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I continuously find myself having to write timed windows services that poll outside queues or run timed processes. I consequently have a fairly robust template by which to do this, but I find that every time I write a service to do this, I start with the same template and then write the process inside it.

This morning I find myself wondering if I could actually turn this template into a framework that I could inject my process into. My basic template is only 122 lines of code. Due to differing requirements for each process - i.e. different number of arguments, different argument types and different dependencies (some are dependent on Web Services, some on databases etc.) I can't figure out how to set up my basic template to receive an injected process.

The heart of the template is just a timer that stops when it initializes and starts the process and then restarts the timer once the process completes. I then add my process method and any dependencies right into the template.

Has anyone got any ideas how to do this? I've looked at dependency injection and often use it already for injection of things like data store connectivity? Is there a way to inject a delegate with an unknown number/type of parameters into a class? Am I looking at this incorrectly?

This is the template I have:

TimedProcess.Template.cs

using System;
using System.Timers;

public partial class TimedProcess : IDisposable
{
    private Timer timer;

    public bool InProcess { get; protected set; }

    public bool Running
    {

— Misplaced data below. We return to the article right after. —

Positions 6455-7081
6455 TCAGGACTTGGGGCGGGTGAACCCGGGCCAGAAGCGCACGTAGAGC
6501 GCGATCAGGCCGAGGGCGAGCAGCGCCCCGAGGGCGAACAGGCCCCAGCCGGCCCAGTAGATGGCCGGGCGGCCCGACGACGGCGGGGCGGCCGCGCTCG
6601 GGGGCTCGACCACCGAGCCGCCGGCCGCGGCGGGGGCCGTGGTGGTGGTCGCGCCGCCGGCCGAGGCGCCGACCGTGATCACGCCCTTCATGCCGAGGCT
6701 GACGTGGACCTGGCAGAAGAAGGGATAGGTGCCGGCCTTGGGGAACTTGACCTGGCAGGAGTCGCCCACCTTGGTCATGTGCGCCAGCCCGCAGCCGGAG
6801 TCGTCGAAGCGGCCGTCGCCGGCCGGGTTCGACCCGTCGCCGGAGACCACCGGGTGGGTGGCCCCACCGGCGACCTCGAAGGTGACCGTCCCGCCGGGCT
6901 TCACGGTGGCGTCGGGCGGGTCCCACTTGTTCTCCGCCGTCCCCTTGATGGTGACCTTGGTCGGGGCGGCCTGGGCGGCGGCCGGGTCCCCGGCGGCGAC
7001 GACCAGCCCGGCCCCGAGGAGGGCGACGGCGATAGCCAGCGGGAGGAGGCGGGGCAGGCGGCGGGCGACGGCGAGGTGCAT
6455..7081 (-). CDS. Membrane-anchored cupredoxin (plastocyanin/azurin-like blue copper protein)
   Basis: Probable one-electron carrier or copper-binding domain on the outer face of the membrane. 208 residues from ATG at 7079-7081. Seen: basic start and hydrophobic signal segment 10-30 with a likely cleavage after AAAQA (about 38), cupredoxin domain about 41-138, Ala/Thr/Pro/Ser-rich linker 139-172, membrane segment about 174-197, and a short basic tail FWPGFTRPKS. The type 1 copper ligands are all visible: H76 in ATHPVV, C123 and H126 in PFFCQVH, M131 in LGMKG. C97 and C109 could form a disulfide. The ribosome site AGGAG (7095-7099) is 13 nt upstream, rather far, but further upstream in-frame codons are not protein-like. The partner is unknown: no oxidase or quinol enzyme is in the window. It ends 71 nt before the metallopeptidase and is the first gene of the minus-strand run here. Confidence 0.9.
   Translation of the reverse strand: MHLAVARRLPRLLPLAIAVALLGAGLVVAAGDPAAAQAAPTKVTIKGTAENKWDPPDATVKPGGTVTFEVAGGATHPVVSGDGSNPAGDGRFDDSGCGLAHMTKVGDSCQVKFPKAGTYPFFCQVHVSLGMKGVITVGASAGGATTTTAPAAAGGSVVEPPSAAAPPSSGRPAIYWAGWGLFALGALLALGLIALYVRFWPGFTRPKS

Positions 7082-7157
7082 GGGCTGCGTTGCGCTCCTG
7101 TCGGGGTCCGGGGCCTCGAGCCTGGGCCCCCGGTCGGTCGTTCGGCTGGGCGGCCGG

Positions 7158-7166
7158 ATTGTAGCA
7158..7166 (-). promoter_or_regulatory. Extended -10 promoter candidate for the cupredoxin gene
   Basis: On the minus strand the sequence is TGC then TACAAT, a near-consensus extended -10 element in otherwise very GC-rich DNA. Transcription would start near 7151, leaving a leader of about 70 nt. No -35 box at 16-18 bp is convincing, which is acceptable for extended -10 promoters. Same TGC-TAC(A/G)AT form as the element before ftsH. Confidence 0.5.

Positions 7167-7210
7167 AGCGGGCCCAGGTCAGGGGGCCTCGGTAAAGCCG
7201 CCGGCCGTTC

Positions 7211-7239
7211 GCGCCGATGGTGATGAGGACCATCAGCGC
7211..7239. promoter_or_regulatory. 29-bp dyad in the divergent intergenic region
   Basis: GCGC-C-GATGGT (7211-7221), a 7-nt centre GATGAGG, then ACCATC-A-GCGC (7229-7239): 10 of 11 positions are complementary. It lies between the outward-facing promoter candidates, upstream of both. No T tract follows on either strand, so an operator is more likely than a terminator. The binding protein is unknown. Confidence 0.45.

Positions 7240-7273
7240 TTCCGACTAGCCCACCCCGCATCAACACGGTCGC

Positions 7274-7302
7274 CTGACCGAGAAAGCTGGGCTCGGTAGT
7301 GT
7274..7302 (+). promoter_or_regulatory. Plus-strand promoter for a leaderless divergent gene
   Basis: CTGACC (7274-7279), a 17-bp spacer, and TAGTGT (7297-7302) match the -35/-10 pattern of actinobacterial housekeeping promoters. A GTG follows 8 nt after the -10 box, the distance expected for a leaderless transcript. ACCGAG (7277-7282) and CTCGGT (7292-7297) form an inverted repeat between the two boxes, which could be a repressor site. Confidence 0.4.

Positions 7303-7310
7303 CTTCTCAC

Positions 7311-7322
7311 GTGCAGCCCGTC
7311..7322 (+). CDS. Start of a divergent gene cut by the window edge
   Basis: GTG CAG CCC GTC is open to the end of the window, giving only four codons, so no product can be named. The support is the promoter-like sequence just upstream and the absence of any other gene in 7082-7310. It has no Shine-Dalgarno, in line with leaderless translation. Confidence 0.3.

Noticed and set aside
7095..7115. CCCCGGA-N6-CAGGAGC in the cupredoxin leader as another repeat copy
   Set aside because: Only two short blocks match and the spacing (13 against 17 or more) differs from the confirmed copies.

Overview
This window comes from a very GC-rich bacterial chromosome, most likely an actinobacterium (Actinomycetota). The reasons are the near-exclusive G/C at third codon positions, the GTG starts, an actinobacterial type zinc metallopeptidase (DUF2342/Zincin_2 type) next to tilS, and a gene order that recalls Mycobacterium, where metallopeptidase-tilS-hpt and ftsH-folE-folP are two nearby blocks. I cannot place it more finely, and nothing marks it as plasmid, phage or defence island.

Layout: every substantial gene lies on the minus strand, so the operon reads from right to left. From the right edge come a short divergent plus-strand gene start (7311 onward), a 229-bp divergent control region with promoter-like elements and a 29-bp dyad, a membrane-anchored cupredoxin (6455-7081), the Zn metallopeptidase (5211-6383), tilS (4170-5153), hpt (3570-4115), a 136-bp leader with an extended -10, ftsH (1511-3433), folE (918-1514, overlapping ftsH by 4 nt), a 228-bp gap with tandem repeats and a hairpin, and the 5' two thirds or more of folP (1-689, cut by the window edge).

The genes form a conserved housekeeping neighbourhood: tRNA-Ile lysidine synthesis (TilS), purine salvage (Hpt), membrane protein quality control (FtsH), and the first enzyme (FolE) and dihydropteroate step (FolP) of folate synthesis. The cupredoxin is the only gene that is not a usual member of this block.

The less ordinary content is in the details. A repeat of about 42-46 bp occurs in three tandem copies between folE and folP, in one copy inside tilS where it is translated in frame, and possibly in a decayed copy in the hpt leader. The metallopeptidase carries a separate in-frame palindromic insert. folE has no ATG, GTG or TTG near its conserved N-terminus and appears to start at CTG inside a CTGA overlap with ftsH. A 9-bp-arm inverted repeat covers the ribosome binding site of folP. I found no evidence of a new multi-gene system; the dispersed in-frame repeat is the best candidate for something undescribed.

get
        {
            if (timer == null)
                return false;

            return timer.Enabled;
        }
    }

    private void InitTimer(int interval)
    {
        if (timer == null)
        {
            timer = new Timer();
            timer.Elapsed += TimerElapsed;
        }
        Interval = interval;
    }

    public void InitExecuteProcess()
    {
        timer.Stop();
        InProcess = true;
        RunProcess();
        InProcess = false;
        timer.Start();   
    }

    public void TimerElapsed(object sender, ElapsedEventArgs e)
    {
        InitExecuteProcess();
    }

    public void Start()
    {
        if (timer != null && timer.Interval > 0)
            timer.Start();
    }

    public void Start(int interval)
    {
        InitTimer(interval);
        Start();
    }

    public void Stop()
    {
        timer.Stop();
    }

    public TimedProcess()
        : this(0)
    {
    }

    public TimedProcess(int interval)
    {
        if (interval > 0)
            InitTimer(interval);
    }

    private disposed = false;
    public Dispose(bool disposing)
    {
        if (disposed || !disposing)
            return;

        timer.Dispose();

        disposed = true;
    }

    public Dispose()
    {
        Dispose(true);
    }

    ~TimedProcess()
    {
        Dispose(false);
    }
}

TimedProcess.cs

using System;

public partial class TimedProcess
{
    public void RunProcess()
    {
        //Hook process to run in here
    }
}

So I'm looking to modify it so that my Windows Service spawns a new TimedProcess and injects it with the process that needs running thereby removing the TimedProcess code from my Windows Service entirely and having it reference the DLL.

Edit: Thanks for everyone's help. I realized that if I push my RunProcess() method outside of my TimedProcess library and pass that in as an Action in the constructor, then this simplifies everything the way I was looking to: